The results showed that increasing the intensity of care to more than 2 visits to a general practitioner, 6 visits to a chiropractor, or adding chiropractic care to general practitioner care was associated with slower recovery. "The results agree with our previous analysis in a cohort of patients compensated under a no-fault insurance scheme and support the hypothesis that the prognosis of whiplash injuries is influenced by the type and intensity of care received within the first month after injury," the authors state.

They note that effective care, if medically needed, improves the prognosis of patients and that practice guidelines recommend treatment shortly after the injury. However, it may be that doctors responding to pressure from patients use treatments, schedule follow-up visits and refer patients to specialists when not medically needed. "This in turn may lead to adverse outcomes and even prolong recovery by legitimizing patients' fears and creating unnecessary anxiety," according to the authors.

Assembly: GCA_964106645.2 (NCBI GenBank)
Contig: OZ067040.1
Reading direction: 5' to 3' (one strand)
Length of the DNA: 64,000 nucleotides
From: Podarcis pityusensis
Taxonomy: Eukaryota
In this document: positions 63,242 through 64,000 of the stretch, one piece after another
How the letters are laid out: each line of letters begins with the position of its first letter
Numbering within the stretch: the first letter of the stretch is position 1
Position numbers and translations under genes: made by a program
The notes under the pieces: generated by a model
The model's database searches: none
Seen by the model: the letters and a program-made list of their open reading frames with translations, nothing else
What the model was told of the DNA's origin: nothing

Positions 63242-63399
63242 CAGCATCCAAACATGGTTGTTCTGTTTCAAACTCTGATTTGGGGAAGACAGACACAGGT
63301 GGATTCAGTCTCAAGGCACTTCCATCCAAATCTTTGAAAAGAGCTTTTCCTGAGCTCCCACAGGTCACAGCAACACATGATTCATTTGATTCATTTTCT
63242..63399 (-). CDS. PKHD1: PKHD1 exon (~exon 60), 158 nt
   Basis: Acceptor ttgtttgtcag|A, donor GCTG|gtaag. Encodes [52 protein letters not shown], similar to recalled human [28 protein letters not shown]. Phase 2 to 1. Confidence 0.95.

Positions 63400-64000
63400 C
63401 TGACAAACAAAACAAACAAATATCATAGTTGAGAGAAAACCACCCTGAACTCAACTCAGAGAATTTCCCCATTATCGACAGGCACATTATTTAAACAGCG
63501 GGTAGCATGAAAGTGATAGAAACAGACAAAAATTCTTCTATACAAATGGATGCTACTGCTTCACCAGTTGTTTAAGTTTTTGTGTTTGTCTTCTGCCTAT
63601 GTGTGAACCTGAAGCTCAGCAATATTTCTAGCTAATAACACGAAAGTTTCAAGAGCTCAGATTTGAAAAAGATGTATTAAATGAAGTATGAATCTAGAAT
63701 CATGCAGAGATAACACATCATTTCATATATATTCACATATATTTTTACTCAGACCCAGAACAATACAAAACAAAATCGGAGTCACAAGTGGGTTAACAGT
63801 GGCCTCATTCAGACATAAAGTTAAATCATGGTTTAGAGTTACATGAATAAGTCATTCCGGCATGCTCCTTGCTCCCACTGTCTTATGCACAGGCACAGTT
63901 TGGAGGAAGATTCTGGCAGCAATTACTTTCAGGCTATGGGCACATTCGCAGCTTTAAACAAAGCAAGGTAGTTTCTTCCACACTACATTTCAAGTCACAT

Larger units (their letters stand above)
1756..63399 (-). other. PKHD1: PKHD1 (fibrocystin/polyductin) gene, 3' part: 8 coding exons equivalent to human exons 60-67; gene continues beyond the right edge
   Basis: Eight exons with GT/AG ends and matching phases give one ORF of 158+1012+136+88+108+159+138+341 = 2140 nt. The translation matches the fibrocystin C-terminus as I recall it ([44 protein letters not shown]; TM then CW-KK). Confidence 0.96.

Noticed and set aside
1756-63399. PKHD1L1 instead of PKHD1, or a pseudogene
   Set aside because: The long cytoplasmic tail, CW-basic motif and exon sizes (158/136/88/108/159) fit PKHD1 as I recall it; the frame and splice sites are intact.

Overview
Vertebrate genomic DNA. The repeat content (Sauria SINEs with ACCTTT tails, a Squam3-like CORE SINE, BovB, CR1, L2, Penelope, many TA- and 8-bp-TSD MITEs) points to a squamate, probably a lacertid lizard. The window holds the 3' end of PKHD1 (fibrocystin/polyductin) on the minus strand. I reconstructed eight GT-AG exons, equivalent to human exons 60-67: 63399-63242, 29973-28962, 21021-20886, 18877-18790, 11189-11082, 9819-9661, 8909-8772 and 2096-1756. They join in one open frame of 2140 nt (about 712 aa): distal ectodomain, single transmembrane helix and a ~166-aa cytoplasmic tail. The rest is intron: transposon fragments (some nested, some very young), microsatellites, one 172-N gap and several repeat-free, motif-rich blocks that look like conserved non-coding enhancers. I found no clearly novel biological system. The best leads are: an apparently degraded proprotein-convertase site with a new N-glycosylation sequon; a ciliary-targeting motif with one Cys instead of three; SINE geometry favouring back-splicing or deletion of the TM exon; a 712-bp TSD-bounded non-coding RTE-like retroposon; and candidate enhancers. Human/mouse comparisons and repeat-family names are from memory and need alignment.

It is also possible that early aggressive treatment delays recovery by encouraging the use of passive coping strategies. "Reliance on frequent clinical care, a form of passive coping strategy, may have a negative effect on recovery by reinforcing the patients' belief that whiplash injuries often lead to disability," the authors state. They cite another study that showed that whiplash patients who used coping strategies such as wishing for pain medication or believing that they couldn't do anything to lessen the pain had a slower recover than those who did not use such strategies.